The Aryan invasion theory is a historical theory first put forth by the German Indologist Friedrich Max Müller and others in the mid nineteenth century in order to provide a historical explanation for the existence of Indo-European languages inI ndia.
The best-known form of the theory was developed by European historians in the late nineteenth century. As expressed, for example, by Charles Morris in his 1888 book “The Aryan Race”, this theory holds that a Caucasian race of nomadic warriors known as the Aryans, originating in the Caucasus mountains in South-Eastern Europe, invaded Northern India and Iran, somewhere between 1800 and 1500 BC. The invaders entered the Indian sub-continent from the mountain passes of theHindu Kush, possibly on horseback, bringing with them the domesticated horse. The theory further proposes that this race displaced or assimilated the indigenous pre-Aryan peoples and that the bulk of these indigenous people moved to the southern reaches of the subcontinent or became the lower castes of post-Vedic society. The Aryans would have brought with them their own Vedic religion, which was codified in the Vedas around 1500 to 1200 BC. Upon arrival inIndia, the Aryans abandoned their nomadic lifestyle and mingled with the native peoples remaining in the north ofIndia. The victory of the Aryans over the native civilization was quick and complete, resulting in the dominance of Aryan culture and language over the northern part of the subcontinent and considerable influence on parts of the south.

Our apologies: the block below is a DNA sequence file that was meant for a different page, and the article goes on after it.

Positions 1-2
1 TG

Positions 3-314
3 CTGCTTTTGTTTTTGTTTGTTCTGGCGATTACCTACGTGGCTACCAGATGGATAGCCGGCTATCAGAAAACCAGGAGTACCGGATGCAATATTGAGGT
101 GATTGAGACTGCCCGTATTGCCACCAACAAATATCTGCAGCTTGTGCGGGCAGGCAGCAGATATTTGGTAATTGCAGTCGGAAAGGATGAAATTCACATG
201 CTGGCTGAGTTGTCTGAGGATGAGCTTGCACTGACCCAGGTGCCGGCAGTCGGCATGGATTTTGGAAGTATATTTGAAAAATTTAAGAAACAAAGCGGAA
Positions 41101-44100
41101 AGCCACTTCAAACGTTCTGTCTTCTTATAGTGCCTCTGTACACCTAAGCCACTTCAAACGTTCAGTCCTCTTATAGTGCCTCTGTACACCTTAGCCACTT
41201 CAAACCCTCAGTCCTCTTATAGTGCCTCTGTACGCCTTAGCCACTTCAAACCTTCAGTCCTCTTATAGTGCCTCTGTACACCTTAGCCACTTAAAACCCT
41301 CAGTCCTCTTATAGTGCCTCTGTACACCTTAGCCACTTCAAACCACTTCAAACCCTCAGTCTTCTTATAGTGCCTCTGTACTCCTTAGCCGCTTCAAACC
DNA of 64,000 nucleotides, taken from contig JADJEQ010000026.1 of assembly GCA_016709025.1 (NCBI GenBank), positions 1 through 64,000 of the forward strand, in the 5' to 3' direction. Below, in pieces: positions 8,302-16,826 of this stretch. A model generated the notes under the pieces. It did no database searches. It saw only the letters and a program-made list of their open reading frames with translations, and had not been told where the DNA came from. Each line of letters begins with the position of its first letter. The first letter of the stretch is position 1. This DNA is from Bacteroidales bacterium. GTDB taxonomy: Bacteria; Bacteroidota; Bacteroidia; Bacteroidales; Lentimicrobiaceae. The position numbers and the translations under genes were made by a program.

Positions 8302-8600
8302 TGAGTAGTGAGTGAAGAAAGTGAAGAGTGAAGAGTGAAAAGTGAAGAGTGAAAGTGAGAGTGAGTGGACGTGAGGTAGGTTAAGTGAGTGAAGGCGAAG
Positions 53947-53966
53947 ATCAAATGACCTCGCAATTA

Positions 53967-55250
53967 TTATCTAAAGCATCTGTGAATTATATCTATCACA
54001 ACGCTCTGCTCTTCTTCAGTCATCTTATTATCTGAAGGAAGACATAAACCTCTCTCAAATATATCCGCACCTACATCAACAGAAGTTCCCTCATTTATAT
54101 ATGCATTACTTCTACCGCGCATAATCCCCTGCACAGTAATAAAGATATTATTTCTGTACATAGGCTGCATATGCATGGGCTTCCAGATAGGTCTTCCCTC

The theory was first proposed on linguistic grounds, following the discovery that Sanskrit was related to the principal languages ofEurope(the Indo-European language group). It was assumed thatNorthern India, in which languages derived from Sanskrit were spoken, must have been occupied by migrants speaking Indo-European languages. The dominant languages inSouthern India, known as “Dravidian”, were assumed to have been spoken by pre-Aryan peoples, who had been displaced southward. Hence the Aryans were said to have supplanted the Dravidians in the north of the subcontinent.
Initially Max Müller assumed that the migrants would have been farmers, but later writers envisioned an invasion by nomadic warriors. It was proposed, on the basis of passages in the Rig-Veda and assumptions about surviving racial hierarchies, that these invaders were light-skinned people who had subdued darker aboriginal people and then mixed with them. The theory fit some existing ideas that justified contemporary European colonization. Initially, the aboriginal ‘Dravidian’ occupants ofIndiawere assumed to have been primitive, and the achievements of ancientIndiawere credited to the descendants of the Aryan invaders. In the 1920s, however, the Indus Valley Civilization was discovered. It was obviously advanced for its time, with planned cities, a standardized system of weights and bricks, etc, and it was understood that if the Aryans had invaded, then, regardless of their later achievements, they had in fact overthrown or at least supplanted a civilization more advanced than their own.
The association of Aryans with a physical “race” also has been slowly dropped. Max Müller clarified late in his career that by Aryan, he only meant a group of languages and not a race.